Obama Signs Agreement For US-Afghan Partnership

President Barack Obama and Afghan President Hamid Karzai have signed an agreement aimed at cementing a lasting U.S. commitment to Afghanistan after the long and unpopular war comes to an end.

Obama says the costs of the Afghan war have been great. He says the deal with Afghanistan allows the U.S. to wind down the war, but still stand by Afghanistan and its people.

The president says the deal will also pave the way for "a future of peace."

Karzai says postwar agreement will seal an "equal partnership" between Afghanistan and the United States.

Obama and Karzai signed the agreement at the presidential palace in Kabul shortly after the U.S. president arrived in Afghanistan on Tuesday, slipping into the country under the cover of darkness.


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President Barack Obama slipped into Afghanistan Tuesday night on an unannounced visit on the anniversary of the killing of 9/11 mastermind Osama bin Laden. Obama is signing an agreement cementing a U.S. commitment to the nation after the long and unpopular war comes to an end.

The partnership spells out the US relationship with Afghanistan beyond 2014, covering security, economics and governance. The deal is limited in scope and essentially gives both sides political cover: Afghanistan gets its sovereignty and a promise it won't be abandoned, while the U.S. gets to end its combat mission but keep a foothold in the country.

The deal does not commit the United States to any specific troop presence or spending. But it does allow the U.S. to potentially keep troops in Afghanistan after the war ends for two specific purposes: continued training of Afghan forces and targeted operations against al-Qaida, which is present in neighboring Pakistan but has only a nominal presence inside Afghanistan.

Obama was greeted at Bagram Airfield by Ryan Crocker, the U.S. ambassador to Afghanistan. Obama then flew by helicopter to the presidential palace in Kabul, where he was to meet with Afghan President Hamid Karzai and sign the strategic partnership.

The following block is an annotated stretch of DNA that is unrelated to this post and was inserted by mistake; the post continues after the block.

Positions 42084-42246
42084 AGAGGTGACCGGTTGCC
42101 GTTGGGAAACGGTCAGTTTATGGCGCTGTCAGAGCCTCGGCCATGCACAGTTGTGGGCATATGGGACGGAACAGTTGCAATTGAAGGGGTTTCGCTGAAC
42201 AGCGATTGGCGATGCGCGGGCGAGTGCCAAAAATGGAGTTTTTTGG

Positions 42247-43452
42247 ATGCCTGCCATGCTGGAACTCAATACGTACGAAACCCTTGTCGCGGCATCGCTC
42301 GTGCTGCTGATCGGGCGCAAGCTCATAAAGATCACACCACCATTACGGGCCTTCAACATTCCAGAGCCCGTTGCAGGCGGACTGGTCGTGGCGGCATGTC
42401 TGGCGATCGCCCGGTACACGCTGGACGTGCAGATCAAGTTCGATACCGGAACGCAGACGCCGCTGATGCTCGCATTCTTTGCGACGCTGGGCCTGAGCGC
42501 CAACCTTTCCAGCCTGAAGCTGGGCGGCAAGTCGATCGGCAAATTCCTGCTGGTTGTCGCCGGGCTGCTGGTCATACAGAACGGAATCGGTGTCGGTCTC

Officials have previously said as many as 20,000 U.S. troops may remain after the combat mission ends, but that still must still be negotiated.

The United States does promise to seek money from Congress every year to support Afghanistan.

Obama was to be on the ground for about seven hours in Afghanistan, where the United States has been engaged in war for more than a decade following the Sept. 11, 2001, terrorist attacks. The trip carries major symbolic significance for a president seeking a second term and allows him to showcase what the White House considers the fruit of Obama's refocused war effort: the demise of bin Laden.

Air Force One touched down late at night local time at Bagram Air Field, the main U.S. base here.

Media traveling with Obama on the 13-plus-hour flight had to agree to keep it secret until Obama had safely finished a helicopter flight to the nation's capital, Kabul, where Taliban insurgents still launch lethal attacks.

Obama is joining Afghan President Hamid Karzai to sign the agreement that will broadly govern the U.S. role in Afghanistan after the American combat mission stops at the end of 2014 — 13 years after it began.

Obama will also give a speech designed to reach Americans in the U.S. dinnertime hour of 7:30 p.m. EDT. It will be 4 a.m. here when Obama speaks.

His war address will come exactly one year after special forces, on his order, began the raid that led to the killing of bin Laden in Pakistan.

Since then, ties between the United States and Afghanistan have been tested anew by the burning of Muslim holy books at a U.S. base and the massacre of 17 civilians, including children, allegedly by an American soldier.

Copyright 2012 by The Associated Press. All Rights Reserved.


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